Passenger train in Chicago

In the US, freight is held accountable for passenger delays

Whereas in Europe the debate continues on whether freight trains should be prioritised over passenger services, in the US the argument is the other way around. The US Senate last week introduced legislation that could bring infrastructure managers to court, for not prioritising passenger trains.

On 29 April, the bicameral Rail Passenger Fairness Act was presented in the US. The bill provides Amtrak with the ability to take the freight railroads (infrastructure managers) to court in order to enforce current law, which requires freight railroads to provide preference to passenger rail operating on their rail lines.

This legislation should help improve the on-time performance of Amtrak, the nation’s main passenger carrier. The Rail Passenger Fairness Act would hold freight rails accountable, reduce Amtrak delays, and save taxpayer dollars.

New government, new tide

Other than in Europe, freight traffic dominates on the US railways. Passenger traffic is mostly within cities, while intercity passenger service, once a large and vital part of the nation’s passenger transportation network, plays a limited role today.

This is something the new Government would like to see changed. The Biden Administration presented a 2 trillion US Dollar infrastructure plan last week, which would set aside a substantial amount of money for rail development, with an emphasis on passenger service and mass transit.

“Rail lacks a multi-year funding stream to address deferred maintenance, enhance existing corridors, and build new lines in high-potential locations. There are currently projects just waiting to be funded that will give millions more Americans reliable and fast inter-city train service”, the White House says.

Freight largest source of delay

The new bill, which was proposed by U.S. Senate Majority Whip Dick Durbin, U.S. Representative Donald M. Payne Jr. and U.S. Senator Richard Blumenthal, fits within that strategy. Passenger traffic should be improved, and they hold freight accountable for the poor accuracy rate of passenger traffic.

“While the Amtrak Improvement Act of 1973 mandated that intercity and commuter passenger rail be given preference over freight railroads in using a rail line, freight railroads continue to ignore their obligation to provide Amtrak preference. As a result, freight train delays have caused roughly 60 per cent of Amtrak’s delays in recent years”, reads the press release.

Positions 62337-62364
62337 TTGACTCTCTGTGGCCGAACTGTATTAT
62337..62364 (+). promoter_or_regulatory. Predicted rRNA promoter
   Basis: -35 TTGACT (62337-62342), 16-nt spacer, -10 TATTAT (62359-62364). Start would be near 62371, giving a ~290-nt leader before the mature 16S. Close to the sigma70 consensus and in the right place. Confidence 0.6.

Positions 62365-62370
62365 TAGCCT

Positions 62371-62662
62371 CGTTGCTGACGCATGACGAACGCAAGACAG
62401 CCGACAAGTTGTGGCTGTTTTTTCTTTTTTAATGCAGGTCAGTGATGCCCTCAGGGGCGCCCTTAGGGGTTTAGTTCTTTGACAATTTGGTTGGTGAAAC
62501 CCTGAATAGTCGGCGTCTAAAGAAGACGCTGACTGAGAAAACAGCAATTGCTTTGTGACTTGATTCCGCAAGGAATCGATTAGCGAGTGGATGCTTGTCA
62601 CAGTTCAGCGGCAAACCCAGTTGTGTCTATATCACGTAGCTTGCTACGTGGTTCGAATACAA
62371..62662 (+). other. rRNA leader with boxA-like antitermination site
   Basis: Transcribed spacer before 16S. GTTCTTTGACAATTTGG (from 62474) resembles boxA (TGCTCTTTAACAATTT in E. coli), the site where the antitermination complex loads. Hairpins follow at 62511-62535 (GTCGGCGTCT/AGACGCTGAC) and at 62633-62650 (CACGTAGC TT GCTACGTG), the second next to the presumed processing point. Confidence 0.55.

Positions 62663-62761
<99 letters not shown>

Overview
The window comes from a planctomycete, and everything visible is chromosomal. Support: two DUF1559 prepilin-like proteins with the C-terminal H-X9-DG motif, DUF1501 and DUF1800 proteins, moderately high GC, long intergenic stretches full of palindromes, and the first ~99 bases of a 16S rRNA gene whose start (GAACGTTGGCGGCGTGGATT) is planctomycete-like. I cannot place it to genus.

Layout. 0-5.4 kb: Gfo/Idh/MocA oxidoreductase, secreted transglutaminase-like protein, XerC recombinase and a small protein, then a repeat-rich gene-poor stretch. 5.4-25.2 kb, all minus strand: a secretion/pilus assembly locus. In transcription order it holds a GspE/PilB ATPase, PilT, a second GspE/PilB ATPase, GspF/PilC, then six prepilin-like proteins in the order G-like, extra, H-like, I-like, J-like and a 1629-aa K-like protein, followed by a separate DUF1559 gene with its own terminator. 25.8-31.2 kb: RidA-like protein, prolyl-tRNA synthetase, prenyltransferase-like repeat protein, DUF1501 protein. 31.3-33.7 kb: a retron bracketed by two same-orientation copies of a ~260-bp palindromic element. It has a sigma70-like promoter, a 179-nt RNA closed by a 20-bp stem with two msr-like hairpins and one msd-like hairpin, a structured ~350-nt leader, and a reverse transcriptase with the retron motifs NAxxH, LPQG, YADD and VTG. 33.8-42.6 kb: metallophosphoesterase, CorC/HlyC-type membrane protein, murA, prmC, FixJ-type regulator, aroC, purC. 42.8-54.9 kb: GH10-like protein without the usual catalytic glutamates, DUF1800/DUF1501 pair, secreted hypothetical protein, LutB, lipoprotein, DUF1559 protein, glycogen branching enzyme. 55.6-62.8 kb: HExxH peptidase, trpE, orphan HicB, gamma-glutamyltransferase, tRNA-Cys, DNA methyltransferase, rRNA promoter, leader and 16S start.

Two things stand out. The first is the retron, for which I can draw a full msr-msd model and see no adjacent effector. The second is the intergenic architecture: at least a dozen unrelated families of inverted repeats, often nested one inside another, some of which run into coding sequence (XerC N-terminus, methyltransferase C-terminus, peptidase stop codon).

Accountability

“For far too long, freight railroads have taken preference over passenger rail, resulting in poor on-time performance and delays for Amtrak riders. With the Rail Passenger Fairness Act, we can finally hold freight railroads accountable when they fail to follow the law and get Amtrak’s on-time performance back on track”, said Durbin.

Amtrak is particularly thankful for the introduction of the bill. “Host railroads are required by law to provide Amtrak trains preference over freight trains. Unfortunately, some host railroads frequently fail to meet this requirement and ‘freight train interference’ is the largest source of delay to Amtrak trains on host railroads, violating the law and inconveniencing passengers”, said Amtrak President & CEO Bill Flynn.

US investment

President Biden is calling on Congress to invest 80 billion US Dollars to address Amtrak’s repair backlog, modernise the high traffic Northeast Corridor, improve existing corridors and connect new city pairs. Moreover, it wants to enhance grant and loan programmes that support passenger and freight rail safety, efficiency, and electrification.

Thus, although the focus is mainly on passenger traffic, freight will not completely miss out on the investments. What’s more, there are projects aimed at alleviating congestion at ports and other choke points for freight, which should benefit intermodal traffic.

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Author: Majorie van Leijen

Majorie van Leijen is editor of RailFreight.com, online magazine for rail freight professionals.

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